"Why, New York, I suppose--"

"I mean to-night, because if you haven't got a room yet you'd better help
me out."

"Glad to."

"You see, Tully and I have two rooms with bath between at the Ranier,
and he's got to go back to New York. I don't want to have to move.
Question is, will you occupy one of the rooms?"

Amory was willing, if he could get in right away.

"You'll find the key in the office; the rooms are in my name."

Declining further locomotion or further stimulation, Amory left the car
and sauntered back along the board walk to the hotel.

He was in an eddy again, a deep, lethargic gulf, without desire to work
or write, love or dissipate. For the first time in his life he rather
longed for death to roll over his generation, obliterating their petty
fevers and struggles and exultations. His youth seemed never so vanished
as now in the contrast between the utter loneliness of this visit and
that riotous, joyful party of four years before. Things that had been
the merest commonplaces of his life then, deep sleep, the sense of beauty
around him, all desire, had flown away and the gaps they left were filled
only with the great listlessness of his disillusion.

"To hold a man a woman has to appeal to the worst in him." This sentence
was the thesis of most of his bad nights, of which he felt this was to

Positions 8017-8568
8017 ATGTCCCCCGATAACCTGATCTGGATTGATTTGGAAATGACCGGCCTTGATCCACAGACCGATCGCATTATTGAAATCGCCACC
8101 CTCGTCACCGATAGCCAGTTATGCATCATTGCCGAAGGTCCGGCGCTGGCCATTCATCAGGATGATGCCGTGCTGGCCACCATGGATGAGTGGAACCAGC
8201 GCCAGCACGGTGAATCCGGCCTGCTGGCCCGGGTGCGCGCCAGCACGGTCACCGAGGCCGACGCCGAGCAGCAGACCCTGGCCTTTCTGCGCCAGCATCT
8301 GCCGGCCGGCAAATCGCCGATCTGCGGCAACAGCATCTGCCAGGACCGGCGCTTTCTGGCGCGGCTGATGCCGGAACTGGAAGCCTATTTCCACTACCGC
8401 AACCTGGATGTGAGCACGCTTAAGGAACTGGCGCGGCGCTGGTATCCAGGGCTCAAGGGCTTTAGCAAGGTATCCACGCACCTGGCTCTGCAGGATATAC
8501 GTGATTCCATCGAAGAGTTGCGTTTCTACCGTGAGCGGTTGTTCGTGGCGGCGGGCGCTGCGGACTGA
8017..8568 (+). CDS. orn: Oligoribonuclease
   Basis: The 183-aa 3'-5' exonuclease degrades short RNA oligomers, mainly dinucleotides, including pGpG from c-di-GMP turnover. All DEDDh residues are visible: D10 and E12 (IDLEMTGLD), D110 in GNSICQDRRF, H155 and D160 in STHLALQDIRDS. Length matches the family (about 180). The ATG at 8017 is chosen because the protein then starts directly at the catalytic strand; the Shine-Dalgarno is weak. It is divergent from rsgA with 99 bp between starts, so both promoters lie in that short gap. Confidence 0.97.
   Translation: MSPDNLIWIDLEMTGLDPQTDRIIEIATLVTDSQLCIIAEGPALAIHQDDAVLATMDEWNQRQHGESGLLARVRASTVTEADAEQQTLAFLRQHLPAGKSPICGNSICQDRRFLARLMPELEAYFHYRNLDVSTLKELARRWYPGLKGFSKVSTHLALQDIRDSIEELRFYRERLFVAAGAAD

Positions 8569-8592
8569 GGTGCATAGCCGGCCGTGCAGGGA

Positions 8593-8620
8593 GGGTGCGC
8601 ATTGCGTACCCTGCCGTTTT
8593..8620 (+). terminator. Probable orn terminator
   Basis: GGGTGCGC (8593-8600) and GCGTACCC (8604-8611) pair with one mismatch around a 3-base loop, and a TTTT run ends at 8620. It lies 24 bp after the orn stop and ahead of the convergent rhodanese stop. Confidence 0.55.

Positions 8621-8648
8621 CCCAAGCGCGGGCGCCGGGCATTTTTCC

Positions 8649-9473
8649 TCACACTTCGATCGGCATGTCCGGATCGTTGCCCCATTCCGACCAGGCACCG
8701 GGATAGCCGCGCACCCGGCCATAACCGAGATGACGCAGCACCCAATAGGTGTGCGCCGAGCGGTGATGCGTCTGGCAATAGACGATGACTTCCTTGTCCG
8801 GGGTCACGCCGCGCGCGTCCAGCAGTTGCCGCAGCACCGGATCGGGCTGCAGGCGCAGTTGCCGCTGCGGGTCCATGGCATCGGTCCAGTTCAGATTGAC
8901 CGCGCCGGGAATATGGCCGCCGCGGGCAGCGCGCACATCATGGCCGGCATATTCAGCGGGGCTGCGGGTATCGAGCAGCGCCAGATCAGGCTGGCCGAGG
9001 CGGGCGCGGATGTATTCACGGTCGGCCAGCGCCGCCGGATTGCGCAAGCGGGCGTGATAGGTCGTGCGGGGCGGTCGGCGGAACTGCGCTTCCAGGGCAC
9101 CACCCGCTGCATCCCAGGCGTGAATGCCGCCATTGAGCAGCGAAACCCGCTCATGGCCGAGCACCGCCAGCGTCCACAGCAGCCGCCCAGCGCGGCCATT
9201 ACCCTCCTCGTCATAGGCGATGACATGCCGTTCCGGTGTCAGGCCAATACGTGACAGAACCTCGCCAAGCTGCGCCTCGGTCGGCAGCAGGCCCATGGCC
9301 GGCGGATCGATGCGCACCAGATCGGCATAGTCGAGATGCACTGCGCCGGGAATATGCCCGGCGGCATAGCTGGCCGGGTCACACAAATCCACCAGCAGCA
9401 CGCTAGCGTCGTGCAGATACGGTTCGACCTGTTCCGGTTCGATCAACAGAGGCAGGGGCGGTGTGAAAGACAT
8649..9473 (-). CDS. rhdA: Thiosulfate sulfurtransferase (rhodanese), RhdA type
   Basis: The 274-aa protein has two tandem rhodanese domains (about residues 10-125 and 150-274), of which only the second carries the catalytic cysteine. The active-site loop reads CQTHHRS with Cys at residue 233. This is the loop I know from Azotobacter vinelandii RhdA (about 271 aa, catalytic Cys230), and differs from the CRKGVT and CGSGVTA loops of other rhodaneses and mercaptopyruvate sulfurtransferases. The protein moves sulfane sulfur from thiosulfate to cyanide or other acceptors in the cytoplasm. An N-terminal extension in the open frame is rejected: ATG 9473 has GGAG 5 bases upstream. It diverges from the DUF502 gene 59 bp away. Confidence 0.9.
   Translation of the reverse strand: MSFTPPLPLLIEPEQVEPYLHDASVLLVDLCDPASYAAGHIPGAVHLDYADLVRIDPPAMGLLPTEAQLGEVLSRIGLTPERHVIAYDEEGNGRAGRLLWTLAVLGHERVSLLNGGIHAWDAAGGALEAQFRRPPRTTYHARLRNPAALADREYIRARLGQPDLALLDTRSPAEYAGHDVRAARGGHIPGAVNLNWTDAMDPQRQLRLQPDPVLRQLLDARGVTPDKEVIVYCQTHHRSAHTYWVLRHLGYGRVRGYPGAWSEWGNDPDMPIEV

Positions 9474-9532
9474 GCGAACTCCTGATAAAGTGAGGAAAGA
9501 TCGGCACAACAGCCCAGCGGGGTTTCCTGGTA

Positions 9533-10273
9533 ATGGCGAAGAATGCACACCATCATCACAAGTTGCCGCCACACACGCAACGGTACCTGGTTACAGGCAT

be one. His mind had already started to play variations on the subject.
Tireless passion, fierce jealousy, longing to possess and crush--these
alone were left of all his love for Rosalind; these remained to him as
payment for the loss of his youth--bitter calomel under the thin sugar of
love's exaltation.

In his room he undressed and wrapping himself in blankets to keep out the
chill October air drowsed in an armchair by the open window.

He remembered a poem he had read months before:

"Oh staunch old heart who toiled so long for me,
I waste my years sailing along the sea--"

Yet he had no sense of waste, no sense of the present hope that waste
implied. He felt that life had rejected him.

"Rosalind! Rosalind!" He poured the words softly into the half-darkness
until she seemed to permeate the room; the wet salt breeze filled his
hair with moisture, the rim of a moon seared the sky and made the
curtains dim and ghostly. He fell asleep.